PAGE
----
Home Civilian based defense US approves air defense upgrade for Taiwan as COVID-19 nixes report Pelosi...

US approves air defense upgrade for Taiwan as COVID-19 nixes report Pelosi visit

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Chinese military aircraft enter the Taiwan Air Defense Identification Zone almost daily, according to the Taiwan Ministry of Defense. (Wikimedia Commons)

The United States has approved a $95 million military sale to bolster Taiwan’s air defenses as China sends increasing numbers of warplanes near the island’s democracy.

Details of a contract to support “the training, planning, fielding, deployment, operation, maintenance and sustainment of the Patriot Air Defense System” in Taiwan were released by the National Intelligence Agency on Tuesday. defense security cooperation.

Chinese military aircraft enter the Taiwan Air Defense Identification Zone almost daily, according to data released by the Taiwan Ministry of Defense.

Over the past few months, 250 Chinese planes have entered the island area, double the number in the same period last year, Japanese broadcaster NHK reported on Thursday. An Air Defense Identification Zone, which generally extends beyond a country’s airspace, is an area defined by that country to control and identify approaching aircraft.

“This sale proposal serves the national, economic, and security interests of the United States by supporting the recipient’s continuing efforts to modernize its armed forces and maintain a credible defensive capability,” the Agency said. defense in its press release.

Raytheon Technologies, which makes the Patriot system, referred questions about the sale to the US and Taiwan governments.

The Chinese Communist Party views Taiwan as a renegade province that must eventually be politically unified with the mainland.

The United States continues to help Taiwan maintain sufficient self-defense capabilities, Taiwan’s Defense Ministry said in a statement posted on its website following the US announcement.

“This arms sale shows that the United States attaches great importance to [Taiwan’s] national defense and security,” the statement said. “The two sides will continue to consolidate the security partnership and jointly maintain peace and stability in the Taiwan Strait and the Indo-Pacific region.”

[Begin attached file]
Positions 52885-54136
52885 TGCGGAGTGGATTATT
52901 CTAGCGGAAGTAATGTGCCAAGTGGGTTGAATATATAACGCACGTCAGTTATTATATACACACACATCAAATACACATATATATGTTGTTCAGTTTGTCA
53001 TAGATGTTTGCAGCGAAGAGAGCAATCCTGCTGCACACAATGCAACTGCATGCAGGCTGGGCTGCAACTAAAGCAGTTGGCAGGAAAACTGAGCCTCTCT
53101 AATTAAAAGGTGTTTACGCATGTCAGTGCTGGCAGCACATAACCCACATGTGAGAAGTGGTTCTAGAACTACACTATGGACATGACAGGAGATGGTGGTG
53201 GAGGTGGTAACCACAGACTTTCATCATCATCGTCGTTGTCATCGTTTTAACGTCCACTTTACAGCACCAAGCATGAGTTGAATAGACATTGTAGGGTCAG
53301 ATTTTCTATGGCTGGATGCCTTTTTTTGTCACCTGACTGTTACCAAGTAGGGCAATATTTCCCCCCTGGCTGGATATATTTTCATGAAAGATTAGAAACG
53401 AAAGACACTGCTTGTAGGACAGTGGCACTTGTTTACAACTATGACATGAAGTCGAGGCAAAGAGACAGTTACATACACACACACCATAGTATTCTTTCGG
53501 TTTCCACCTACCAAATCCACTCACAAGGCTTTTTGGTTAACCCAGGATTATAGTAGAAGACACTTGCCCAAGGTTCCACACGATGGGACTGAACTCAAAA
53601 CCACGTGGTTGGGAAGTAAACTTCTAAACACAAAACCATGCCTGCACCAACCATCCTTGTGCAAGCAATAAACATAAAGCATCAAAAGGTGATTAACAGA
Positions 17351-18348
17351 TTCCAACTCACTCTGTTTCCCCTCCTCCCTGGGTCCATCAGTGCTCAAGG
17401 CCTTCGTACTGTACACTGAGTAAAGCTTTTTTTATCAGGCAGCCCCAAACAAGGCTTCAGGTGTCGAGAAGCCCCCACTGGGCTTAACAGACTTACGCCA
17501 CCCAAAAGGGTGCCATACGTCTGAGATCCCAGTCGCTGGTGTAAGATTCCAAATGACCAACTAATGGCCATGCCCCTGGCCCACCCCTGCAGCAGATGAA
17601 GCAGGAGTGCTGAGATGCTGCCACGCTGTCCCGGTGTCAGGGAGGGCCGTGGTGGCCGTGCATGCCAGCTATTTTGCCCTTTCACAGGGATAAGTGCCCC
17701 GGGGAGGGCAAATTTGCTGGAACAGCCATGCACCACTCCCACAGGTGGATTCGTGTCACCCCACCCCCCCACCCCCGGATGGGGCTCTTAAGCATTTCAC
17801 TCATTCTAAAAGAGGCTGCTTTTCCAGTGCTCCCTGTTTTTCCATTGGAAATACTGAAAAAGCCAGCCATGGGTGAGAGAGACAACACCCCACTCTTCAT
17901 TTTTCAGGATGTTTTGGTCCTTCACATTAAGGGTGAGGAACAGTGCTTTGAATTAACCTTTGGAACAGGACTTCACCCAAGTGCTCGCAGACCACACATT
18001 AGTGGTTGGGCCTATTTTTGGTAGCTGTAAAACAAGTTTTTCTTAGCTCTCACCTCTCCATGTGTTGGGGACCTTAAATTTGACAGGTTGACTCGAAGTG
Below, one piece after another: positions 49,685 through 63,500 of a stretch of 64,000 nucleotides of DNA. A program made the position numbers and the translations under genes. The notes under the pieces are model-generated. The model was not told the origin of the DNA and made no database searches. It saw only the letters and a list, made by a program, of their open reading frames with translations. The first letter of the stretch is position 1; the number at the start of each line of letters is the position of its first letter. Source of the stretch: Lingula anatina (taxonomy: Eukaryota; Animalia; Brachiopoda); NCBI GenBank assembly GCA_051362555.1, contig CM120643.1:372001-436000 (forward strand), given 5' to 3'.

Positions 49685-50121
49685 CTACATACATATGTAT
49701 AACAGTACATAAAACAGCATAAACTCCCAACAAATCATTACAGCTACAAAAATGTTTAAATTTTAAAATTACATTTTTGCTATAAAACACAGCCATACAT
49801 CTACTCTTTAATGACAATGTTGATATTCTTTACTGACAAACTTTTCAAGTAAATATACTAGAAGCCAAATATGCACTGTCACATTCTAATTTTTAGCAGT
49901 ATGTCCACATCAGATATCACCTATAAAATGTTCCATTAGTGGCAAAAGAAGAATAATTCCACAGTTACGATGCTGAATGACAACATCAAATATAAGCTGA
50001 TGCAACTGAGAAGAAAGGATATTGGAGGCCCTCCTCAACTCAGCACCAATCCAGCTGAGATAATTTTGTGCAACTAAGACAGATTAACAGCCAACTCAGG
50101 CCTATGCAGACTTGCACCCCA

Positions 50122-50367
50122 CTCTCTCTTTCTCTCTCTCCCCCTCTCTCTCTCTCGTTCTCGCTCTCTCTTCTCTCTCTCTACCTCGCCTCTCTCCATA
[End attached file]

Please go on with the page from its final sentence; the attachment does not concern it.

China will take “firm and robust measures” to protect its sovereignty and security interests, Chinese Foreign Ministry spokesperson Zhao Lijian told reporters at a press conference on Wednesday.

US arms sales to Taiwan “seriously undermine China’s sovereignty and security interests, and seriously damage China-US relations and peace and stability across the Taiwan Strait”, he said, according to a transcript of the press conference. “China rejects and deplores this.”

Taiwan’s latest upgrade, which received its first Patriots in 1997, shows the United States’ commitment to helping nations develop defense capabilities, the Alexandria-based Missile Defense Advocacy Alliance said Wednesday. Virginia, in a press release. The group lobbies for missile defence, deployment and development.

Meanwhile, a reported visit to Taiwan by US House Speaker Nancy Pelosi appears to be postponed. She tested positive for the coronavirus, her office said in a statement Thursday.

The president’s deputy communications director, Drew Hammill, tweeted on Friday that a congressional delegation to Asia, which Pelosi was to lead, “will be postponed to a later date.”

Pelosi had planned to visit the island on Sunday after meeting Japanese Prime Minister Fumio Kishida, according to a Friday report citing unnamed Fuji News Network sources.

China would respond with “resolute and forceful action” if Pelosi were to visit Taiwan, the official Global Times newspaper reported on Friday.

The last visit to Taiwan by a House speaker was in 1997, that of Newt Gingrich, said Norah Huang, director of international relations at the Prospect Foundation, a security and foreign affairs think tank in Taipei.

“Pelosi has a long history of standing up for democracy and human rights,” she told Stars and Stripes in an email on Friday. “She helped young activists involved in the 1989 student movement to leave China and advocated for support for democracies throughout her career.”

A visit by the president to Taiwan would amplify support for democracy and opposition to authoritarian regimes and human rights abuses, Huang said.

This would be particularly important “in the context of the acute manifestation of atrocities by the Russian armed forces in Ukraine, the repression of civil rights in Hong Kong and the growing aggressiveness of [China] in the Taiwan Strait,” she said.